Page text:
It is always heartening to see the undulating stream of walkers and runners winding around Richards Park in East Bangalore every morning. Most walk around the park--the one-way traffic helps--because the Rain-tree-shaded patch of green is too small to hold them all. Women in tights, hijabs and sarees. Men in track pants and pyjamas. Teenagers in knee-length shorts and headphones. Children trot alongside parents. Older men in mufflers doff their hats to women they know, a trait of a time gone by.
What isn't quite as heartening is how the walkers are terrorised by traffic barrelling against the one way. Everyone breaks the law, from families with docile children in cars to rowdy young men whooping and doing wheelies on souped-up motorcycles and scooters stripped of their silencers. An accident is a matter of time and luck.
Much as I try, I often find it hard to ignore the law-breakers and stay focussed on my morning run. I plead, lecture and shout. The only response is belligerence.
"This is a one-way sir," I shouted earlier this week at a car dangerously rounding a bend and scattering a bunch of children. The car halted. "What is your concern?" screamed the livid middle-aged driver, accompanied by his wife and little children. As I prepared to walk across the street, he accelerated away, followed by four more violators, one in a car, two on motorcycles. A policeman on patrol stopped next to me and impassively watched.
The next day, I stopped running and shouted at two young men who came up the street at high speed, scattering frightened older walkers and an old woman who cowered fearfully. They stopped immediately, parked their scooters in the middle of the road and walked to me enraged. My attempts at pointing to the people they were scaring only made them angrier. An eyeball-to-eyeball confrontation ensued. A crowd of onlookers quickly gathered--and as is now routine--no one intervened, no one said a word. Finally, one of the young men backed off, as did I.
The family is concerned that my attempts to discipline such violators could easily degenerate into violence. I accept this is a real threat, and as I walk or drive on India's increasingly crowded and lawless urban streets, it is hard not to feel this ever-present menace. There are no statistics on road rage specifically, but anecdotal reportage indicates a tide of road rage over trivial incidents. That violators are at fault is irrelevant, and no one is spared, not even the police.
Delhi Assistant Commissioner of Police Amit Singh landed in hospital with a fractured nose and head injuries 11 months ago when an underage car driver and his family--the teen crashed his car into Singh's--attacked the off-duty officer with steel knuckle-dusters and stones. Singh was the third officer to be attacked that week, and it is reasonably common for officers to be bashed, even killed, by road-ragers. Common folk have little chance of escaping the rage, and the brutality is, sometimes, stunning. What kind of people beat a man to death in front of his young daughters because he protests his scooter being scraped by their rashly driven car?
Potential road ragers commonly carry iron rods and hockey sticks in cars. Whether this is for protection or to bash in someone's brains appears to depend on the circumstances. A friend--an otherwise calm, smiling father of two--in Mumbai does not leave home without a baseball bat in his car's trunk.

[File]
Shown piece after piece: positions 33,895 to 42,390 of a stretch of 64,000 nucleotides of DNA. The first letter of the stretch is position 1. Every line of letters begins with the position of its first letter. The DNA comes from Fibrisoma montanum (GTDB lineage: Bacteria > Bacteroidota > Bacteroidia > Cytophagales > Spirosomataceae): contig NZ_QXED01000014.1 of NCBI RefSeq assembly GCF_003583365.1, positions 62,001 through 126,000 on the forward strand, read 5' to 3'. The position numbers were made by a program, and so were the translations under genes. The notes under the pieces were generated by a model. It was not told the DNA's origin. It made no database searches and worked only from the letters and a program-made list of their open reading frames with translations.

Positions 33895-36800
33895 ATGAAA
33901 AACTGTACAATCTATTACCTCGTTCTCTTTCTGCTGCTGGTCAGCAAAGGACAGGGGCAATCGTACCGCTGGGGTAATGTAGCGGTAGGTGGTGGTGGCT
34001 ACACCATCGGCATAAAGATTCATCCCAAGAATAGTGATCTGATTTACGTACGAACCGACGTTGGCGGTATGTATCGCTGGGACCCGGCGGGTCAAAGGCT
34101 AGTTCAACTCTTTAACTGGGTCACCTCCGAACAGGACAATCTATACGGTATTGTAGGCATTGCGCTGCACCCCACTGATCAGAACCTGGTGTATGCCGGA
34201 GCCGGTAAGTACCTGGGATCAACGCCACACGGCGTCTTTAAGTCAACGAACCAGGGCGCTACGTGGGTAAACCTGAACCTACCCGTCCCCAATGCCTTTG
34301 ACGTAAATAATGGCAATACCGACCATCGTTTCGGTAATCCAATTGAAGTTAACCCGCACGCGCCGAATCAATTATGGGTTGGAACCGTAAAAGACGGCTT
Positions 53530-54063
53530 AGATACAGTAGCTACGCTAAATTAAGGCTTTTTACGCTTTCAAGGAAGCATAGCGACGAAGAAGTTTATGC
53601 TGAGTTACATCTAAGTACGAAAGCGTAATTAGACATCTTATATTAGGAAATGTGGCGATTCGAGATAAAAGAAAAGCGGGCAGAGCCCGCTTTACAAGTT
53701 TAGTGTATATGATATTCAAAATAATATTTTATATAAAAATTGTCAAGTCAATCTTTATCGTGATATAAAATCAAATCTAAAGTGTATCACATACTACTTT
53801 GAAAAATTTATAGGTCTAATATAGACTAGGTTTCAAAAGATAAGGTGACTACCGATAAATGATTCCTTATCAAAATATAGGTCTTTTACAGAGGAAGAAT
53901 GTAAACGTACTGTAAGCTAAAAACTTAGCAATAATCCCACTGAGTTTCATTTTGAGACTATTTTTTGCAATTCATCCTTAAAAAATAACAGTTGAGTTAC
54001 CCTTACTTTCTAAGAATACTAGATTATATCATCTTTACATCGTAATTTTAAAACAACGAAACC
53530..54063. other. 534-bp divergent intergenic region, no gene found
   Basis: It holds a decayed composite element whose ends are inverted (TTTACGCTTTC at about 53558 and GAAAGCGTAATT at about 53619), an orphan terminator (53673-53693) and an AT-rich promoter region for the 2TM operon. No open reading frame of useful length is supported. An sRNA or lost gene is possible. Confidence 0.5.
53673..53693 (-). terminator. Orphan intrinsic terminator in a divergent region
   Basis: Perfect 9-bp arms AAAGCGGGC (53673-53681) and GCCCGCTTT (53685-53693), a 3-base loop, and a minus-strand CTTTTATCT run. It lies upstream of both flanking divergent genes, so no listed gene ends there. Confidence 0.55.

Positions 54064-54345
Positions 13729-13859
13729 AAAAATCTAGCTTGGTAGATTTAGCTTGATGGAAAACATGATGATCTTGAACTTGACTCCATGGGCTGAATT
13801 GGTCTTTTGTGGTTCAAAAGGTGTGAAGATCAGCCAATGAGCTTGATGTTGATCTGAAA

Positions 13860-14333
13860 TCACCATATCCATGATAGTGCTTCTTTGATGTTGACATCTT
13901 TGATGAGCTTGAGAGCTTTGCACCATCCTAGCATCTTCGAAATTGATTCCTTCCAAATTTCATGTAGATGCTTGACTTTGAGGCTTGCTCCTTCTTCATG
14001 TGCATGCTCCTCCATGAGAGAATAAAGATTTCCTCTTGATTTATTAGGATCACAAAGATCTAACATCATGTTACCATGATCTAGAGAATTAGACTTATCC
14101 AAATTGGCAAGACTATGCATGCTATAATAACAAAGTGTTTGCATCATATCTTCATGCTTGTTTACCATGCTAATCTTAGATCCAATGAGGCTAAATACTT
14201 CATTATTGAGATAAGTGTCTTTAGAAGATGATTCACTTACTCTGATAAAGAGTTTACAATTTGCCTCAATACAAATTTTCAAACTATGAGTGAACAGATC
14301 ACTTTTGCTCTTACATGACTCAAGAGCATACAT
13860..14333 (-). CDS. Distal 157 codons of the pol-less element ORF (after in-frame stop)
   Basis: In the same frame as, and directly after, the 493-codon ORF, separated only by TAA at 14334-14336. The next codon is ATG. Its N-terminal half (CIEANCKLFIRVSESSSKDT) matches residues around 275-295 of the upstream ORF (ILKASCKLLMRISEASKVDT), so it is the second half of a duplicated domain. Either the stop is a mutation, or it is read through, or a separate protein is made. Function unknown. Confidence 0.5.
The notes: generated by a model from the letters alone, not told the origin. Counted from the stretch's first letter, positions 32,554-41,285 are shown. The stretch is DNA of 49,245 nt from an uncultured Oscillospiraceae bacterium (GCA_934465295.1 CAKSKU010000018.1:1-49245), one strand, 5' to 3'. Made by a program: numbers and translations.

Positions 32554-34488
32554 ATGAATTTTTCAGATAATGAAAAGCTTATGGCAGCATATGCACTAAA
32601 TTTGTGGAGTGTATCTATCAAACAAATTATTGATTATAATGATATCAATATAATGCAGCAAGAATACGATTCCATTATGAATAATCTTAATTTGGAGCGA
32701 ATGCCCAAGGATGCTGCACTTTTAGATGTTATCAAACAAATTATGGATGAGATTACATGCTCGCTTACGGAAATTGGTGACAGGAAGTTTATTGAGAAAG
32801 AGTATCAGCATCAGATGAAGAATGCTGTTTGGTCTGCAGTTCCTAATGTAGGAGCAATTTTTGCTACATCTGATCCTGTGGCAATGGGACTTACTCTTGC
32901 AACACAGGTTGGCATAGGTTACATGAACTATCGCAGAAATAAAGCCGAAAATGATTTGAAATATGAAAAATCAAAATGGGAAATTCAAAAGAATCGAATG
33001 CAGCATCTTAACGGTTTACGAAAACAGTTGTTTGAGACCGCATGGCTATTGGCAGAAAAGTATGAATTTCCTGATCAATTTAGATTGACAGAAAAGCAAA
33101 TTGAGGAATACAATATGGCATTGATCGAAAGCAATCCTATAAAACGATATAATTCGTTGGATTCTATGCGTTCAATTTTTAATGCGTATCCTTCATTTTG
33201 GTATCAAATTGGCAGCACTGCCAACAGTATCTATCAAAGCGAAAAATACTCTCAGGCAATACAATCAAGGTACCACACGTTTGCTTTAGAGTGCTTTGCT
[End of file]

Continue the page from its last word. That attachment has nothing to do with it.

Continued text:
It wasn't this way, until even two decades ago. Indian cities were never paragons of traffic virtue, but there are those in once-calmer cities, such as Bangalore and Mumbai, who recall a time when people rarely honked, obeyed the rules and abided by that now-mystifying Western invention called lane driving.
What has changed? Traffic congestion is a prime reason. The number of accidents has soared--a person dies every four minutes on India's roads--but given the rise in population and vehicle ownership, you might argue this is inevitable. A more reliable parameter is the people killed along every 10,000 km of road: That went up nearly 2.5 times over four decades since 1971, according to a ministry of road transport and highways report. The data also reveal that in nearly eight of 10 cases, the driver is at fault.
Crowding, as psychologists note, causes aggression. Earlier this year, the Delhi High Court even appointed an amicus curae--a special lawyer--to find out the reasons for growing road rage. Road rage is not an Indian phenomenon alone. Western sociologists point to a breakdown in community values, and psychologiststalk about the "intoxicating" feeling of power and anonymity offered by a modern automobile. An American psychologist has said that road-ragers are "selfish, power-hungry, angry and vindictive".
All of these reasons apply to India, a country in the deep, unsettling throes of transition. Indian women are the most stressed in the world, according to a 2011 Nielsen report, and economically strained Indian men tend to be violent.
Finally, we must consider general Indian indiscipline, the we-are-like-that-only phenomenon. India's roads may be congested and its drivers stressed, but double the number of people died on India's roads than on China's, which has nearly 100 million more people and many more vehicles, a 2013 Indian government report noted. As Indian road deaths soared 41% in five years (from 2005), China's fell by a third.
It is hard to see a solution for road rage. Sometimes, I find a little humour on both sides helps. I once spotted a family enroute to Sunday mass in a car headed against the one-way around my little park. "You're going to church and still breaking the law!" I shouted, shaking my head. The man leaned out and replied: "Don't worry, I will ask for forgiveness."
Samar Halarnkar is editor, Indiaspend.org, a data-driven, public-interest journalism non-profit. The views expressed are personal.